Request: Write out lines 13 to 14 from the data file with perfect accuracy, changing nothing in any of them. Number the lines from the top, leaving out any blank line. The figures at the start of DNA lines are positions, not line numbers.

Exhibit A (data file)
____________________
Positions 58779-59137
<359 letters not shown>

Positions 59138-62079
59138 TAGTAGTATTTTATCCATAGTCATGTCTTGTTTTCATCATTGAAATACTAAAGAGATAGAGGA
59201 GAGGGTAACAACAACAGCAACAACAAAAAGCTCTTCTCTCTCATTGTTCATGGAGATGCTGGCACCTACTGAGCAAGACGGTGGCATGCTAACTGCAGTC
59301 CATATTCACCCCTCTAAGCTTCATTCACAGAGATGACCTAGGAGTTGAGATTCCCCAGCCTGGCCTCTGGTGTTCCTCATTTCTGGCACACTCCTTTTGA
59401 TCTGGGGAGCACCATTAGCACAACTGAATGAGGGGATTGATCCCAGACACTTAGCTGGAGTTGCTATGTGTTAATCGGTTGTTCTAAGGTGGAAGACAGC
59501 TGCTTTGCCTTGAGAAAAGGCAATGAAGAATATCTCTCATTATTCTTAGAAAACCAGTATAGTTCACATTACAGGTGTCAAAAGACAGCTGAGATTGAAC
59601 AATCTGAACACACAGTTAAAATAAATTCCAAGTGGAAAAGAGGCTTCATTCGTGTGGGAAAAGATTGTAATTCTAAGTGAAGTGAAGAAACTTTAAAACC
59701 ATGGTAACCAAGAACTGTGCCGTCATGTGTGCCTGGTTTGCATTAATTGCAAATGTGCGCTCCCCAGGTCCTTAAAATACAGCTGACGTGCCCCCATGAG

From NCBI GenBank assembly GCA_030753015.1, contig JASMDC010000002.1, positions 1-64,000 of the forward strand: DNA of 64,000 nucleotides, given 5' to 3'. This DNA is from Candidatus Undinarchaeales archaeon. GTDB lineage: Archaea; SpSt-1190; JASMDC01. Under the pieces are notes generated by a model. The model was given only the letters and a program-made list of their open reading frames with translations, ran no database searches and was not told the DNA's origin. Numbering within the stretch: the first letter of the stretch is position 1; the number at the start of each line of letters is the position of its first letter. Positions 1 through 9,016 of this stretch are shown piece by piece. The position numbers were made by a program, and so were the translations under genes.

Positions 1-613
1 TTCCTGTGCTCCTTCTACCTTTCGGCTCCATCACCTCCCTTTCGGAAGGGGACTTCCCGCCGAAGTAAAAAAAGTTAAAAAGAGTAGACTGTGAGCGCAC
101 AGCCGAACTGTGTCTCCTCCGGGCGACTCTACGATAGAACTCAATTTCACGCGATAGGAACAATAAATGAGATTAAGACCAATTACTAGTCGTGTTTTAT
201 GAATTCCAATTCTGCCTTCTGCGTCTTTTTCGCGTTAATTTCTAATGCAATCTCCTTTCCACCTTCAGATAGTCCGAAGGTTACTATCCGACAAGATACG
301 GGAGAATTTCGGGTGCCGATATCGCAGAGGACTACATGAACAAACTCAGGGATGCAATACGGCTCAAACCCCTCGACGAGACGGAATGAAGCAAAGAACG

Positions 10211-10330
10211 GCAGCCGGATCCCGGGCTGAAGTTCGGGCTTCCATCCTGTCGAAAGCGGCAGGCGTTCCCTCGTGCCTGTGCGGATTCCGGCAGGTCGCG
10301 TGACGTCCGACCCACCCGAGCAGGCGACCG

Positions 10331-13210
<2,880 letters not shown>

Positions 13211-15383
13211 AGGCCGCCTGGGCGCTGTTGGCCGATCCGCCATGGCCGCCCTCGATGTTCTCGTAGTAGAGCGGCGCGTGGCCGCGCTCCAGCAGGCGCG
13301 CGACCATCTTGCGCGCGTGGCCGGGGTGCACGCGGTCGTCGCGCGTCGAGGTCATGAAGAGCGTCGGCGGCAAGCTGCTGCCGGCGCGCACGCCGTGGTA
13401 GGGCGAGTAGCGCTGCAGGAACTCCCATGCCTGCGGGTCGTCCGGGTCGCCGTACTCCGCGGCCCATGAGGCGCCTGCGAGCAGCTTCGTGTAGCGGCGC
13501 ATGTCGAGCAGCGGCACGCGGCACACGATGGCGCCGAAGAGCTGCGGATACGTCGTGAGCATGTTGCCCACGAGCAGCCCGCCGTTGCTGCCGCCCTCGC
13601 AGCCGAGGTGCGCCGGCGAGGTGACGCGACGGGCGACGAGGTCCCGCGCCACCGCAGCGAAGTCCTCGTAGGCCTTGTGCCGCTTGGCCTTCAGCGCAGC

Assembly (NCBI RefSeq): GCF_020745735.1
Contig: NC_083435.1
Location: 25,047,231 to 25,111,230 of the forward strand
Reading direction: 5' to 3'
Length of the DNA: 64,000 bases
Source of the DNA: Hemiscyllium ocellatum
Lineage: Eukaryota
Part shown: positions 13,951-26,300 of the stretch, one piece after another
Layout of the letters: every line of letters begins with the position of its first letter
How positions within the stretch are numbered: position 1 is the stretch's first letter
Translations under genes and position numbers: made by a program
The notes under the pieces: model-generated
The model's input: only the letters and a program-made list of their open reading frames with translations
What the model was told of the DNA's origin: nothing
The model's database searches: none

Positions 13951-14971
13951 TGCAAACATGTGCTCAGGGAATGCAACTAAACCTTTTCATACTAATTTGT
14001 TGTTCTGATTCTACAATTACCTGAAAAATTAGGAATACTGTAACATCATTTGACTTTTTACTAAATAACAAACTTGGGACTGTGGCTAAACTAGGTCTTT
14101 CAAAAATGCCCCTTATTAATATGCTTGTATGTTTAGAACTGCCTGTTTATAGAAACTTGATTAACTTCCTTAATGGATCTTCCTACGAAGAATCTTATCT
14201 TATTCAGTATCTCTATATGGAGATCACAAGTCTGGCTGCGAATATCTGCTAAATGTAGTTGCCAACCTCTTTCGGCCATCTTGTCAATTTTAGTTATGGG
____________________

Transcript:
1 TTCCTGTGCTCCTTCTACCTTTCGGCTCCATCACCTCCCTTTCGGAAGGGGACTTCCCGCCGAAGTAAAAAAAGTTAAAAAGAGTAGACTGTGAGCGCAC
101 AGCCGAACTGTGTCTCCTCCGGGCGACTCTACGATAGAACTCAATTTCACGCGATAGGAACAATAAATGAGATTAAGACCAATTACTAGTCGTGTTTTAT